9

If you play 16-bit audio at 48kHz, you need the DAC analog reconstruction filter to pass 20kHz and attenuate 96dB at 24kHz, which is quite steep and requires complex multistage analog filter. The advantage of using oversampling is moving the sampling rate much higher, for example oversampling by 4x means the DAC runs at 192kHz, and the analog filter only ...


3

But for D/A conversion, normally there is no quantization Well, yes there is. In general, because DACs have a certain resolution (8-bit, 10-bit, etc.). But specifically to your question, in a sigma-delta modulator, there's a lot of quantization -- a sigma-delta modulator is based on the notion of a "one-bit" DAC whose output is either $v_{max}$ ...


2

Well, you cannot completely avoid images, you can only suppress them sufficiently. How much "sufficiently" is is completely up to your application! So, we can't tell you this. However, thanks to the fact that you're comfortably oversampling your 400 kHz, the first aliases would appear at 2.93 MHz (=lowest frequency in signal, i.e. -400 kHz, plus ...


2

We're still a couple steps behind on emulating good tube distortion and even some other effects you find in some stomp boxes (although a lotta stomps have digital innards). Don't you have multitrack recording? Why not record both the clean guitar as well as the great-sounding guitar coming outa the Mesa Boogie?


2

It is not a mistake. In section 4.8.4 the authors introduce the reconstruction of $x_r(t)$ from $x[n]$ in equation $(4.140)$; and in the paragraph below, the authors consider the input sequence and output signal to the ideal D/C converter as $x[n]$ and $x_r(t)$ respectively, as shown below $$x[n]{\longrightarrow}\boxed{\textit{Ideal D/C converter}}{\...


1

I don't think it's a typo, but it has to do with the sampling process. As shown in Eq. $(4.30)$ in the 3rd edition of Discrete-time Signal Processing by Oppenheim and Schafer, (ideal) sampling involves scaling by $1/T$, where $T$ is the sampling period. If the continuous-time signal $x_c(t)$ is ideally band-limited, the spectrum of the discrete-time signal $...


1

Sampling Time offset is the disparity is the starting point of sampling, ie , sampling did not start at point "0". Sampling frequency offset (SFO) is the error in the practical sampling frequency from what is required in paper. It is mainly due to practical limitations in generating perfect sampling pulses. Carrier frequency offset (CFO) is the ...


1

It depends and typically there are more important aspects to consider: Make sure your effects are in the right order. I'm guessing you do NOT want a reverb before your distortion pedal regardless of whether any of these is analog or digital. Some effects must be part of the recording and cannot easily be applied through post-processing. For example if you ...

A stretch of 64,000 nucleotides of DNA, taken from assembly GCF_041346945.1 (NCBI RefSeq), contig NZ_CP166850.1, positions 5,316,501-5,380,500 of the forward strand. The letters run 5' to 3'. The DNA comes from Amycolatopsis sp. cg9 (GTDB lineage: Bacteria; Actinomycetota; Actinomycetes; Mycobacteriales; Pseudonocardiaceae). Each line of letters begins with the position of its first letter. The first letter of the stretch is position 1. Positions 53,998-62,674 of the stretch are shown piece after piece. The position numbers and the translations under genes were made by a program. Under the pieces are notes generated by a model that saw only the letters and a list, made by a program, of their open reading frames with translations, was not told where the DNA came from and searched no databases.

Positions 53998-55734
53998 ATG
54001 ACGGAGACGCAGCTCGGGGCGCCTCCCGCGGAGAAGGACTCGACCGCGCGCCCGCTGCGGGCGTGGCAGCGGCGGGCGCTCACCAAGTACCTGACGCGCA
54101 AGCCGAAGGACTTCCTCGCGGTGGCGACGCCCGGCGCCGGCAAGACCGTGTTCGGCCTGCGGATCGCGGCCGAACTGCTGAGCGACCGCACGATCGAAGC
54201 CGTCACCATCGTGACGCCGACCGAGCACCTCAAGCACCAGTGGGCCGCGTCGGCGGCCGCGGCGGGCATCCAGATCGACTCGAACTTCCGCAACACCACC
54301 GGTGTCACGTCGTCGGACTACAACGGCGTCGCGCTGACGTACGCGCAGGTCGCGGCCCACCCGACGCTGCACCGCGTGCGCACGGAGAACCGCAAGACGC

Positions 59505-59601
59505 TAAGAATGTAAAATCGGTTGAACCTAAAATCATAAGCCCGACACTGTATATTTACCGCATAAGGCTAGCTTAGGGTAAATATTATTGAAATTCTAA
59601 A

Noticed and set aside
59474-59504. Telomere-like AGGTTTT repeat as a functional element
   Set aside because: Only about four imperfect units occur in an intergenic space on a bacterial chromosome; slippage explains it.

1

Sinc interpolation can exactly reconstruct an above-Nyquist-sampled strictly bandlimited signal from noiseless samples. See the Whittaker-Kotelnikov-Shannon reconstruction or resampling theorem: https://en.wikipedia.org/wiki/Whittaker–Shannon_interpolation_formula and https://ccrma.stanford.edu/~jos/resample/Theory_Ideal_Bandlimited_Interpolation.html For ...


1

To implement a digital-to-analog converter, all you need is an ideal low-pass filter to filter out the periodic frequency response that $\varOmega \geq \varOmega_s/2$. $$ H(j\varOmega) =\left\{ \begin{aligned} T,\ \ \ \ |\varOmega|<\varOmega_s/2 \\ 0,\ \ \ \ |\varOmega|\geq\varOmega_s/2 \end{aligned} \right. $$ The impulse response of an ideal low-pass ...


1

The OP is trying to implement a notch filter with a 3 tap FIR filter (as restricted by the problem he is trying to solve). It must be noted that this would result in a very poor filter implementation: It will reject 60 Hz perfectly but will have unavoidable attenuation over a very broad section of the desired passband range. An actual practical ...


1

First, the wiktionary definition of "interpolate", definitions 1 & 2, is spot-on here. Interpolation just means to fill in the blanks, correctly or not. What is meant by "order" here in interpolation? Is it referring to derivative?? Dan's covered this -- it's the order of the polynomial you need to affect the reconstruction. I.e. ...


1

I'd just like to understand if this is a rabbit hole or the elusive unobtainium. A little bit of both. Ethernet is really NOT a great choice for real time audio. You would need a fairly beefy processor that can handle a network stack (TCP or UDP). Getting the latency down to something that's playable is extremely challenging. Even if you get it on Ethernet, ...


1

i would suggest that there is a definite advantage to 1-bit DACs that have a good balanced output (that is if one terminal is high the other must be low) going into an analog difference amp, that the 1-bit DAC suffers no non-linearity distortion. with a 1-bit, two-level output DAC, there are no intermediate steps in the DAC input/output relationship. there ...


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